Paging Mr. Obvious – The Media Is Not The Government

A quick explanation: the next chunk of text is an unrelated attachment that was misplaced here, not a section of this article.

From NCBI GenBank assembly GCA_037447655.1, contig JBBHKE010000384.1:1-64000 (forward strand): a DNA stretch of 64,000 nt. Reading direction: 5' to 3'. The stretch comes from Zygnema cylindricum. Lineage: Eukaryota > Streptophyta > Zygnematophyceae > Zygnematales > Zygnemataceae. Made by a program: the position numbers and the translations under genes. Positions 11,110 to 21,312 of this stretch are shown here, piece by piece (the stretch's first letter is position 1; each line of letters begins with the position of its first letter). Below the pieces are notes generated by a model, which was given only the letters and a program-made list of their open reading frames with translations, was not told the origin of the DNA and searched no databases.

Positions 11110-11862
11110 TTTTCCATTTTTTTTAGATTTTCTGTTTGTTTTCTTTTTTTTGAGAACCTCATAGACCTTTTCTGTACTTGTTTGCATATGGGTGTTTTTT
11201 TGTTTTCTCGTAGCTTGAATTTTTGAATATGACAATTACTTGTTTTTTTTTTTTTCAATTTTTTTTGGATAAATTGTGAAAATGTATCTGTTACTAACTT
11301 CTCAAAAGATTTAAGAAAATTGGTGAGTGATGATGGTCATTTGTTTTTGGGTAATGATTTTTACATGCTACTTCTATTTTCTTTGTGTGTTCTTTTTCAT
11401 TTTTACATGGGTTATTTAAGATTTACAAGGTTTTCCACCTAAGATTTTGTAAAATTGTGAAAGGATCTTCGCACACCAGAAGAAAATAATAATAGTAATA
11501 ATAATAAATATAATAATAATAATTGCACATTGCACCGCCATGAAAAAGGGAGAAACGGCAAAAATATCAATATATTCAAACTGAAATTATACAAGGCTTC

That headline might be a little harsh. But it is actually a pretty accurate summary of what the US Court of Appeals for the Ninth Circuit held in a case it decided earlier this week. The case, Tides v. Boeing, concerned two former Boeing auditors who communicated their concerns with Boeing’s business practices to a reporter for the Seattle Post Intelligencer. When Boeing discovered the leaks, it fired both employees. They contended however, that they were protected from retaliation by the whistleblower provisions of the Sarbanes-Oxley Act. But they ran into a problem. That provision protects employees who provide information to: (1) a federal regulatory or law enforcement agency, (2) a member or committee of Congress, or (3) a supervisor or other individual who has the authority to investigate, discover or terminate such misconduct. And the Post Intelligencer is, uh, none of the above. The employees really didn’t have much of an argument. Even when they tried to say that Congress meant to protect leaks to “any person” they were rebuffed. The Court noted that the federal Whistleblower Protection Act prohibits retaliation against government employees for any disclosure. In the Court’s mind, this demonstrated that when Congress intends to give unlimited protection, it knows what words to use. Sarbanes-Oxley used more limited language, and offers more limited protection. Again, kind of obvious. Although the National Whistleblower Center (there really is one) would respectfully disagree.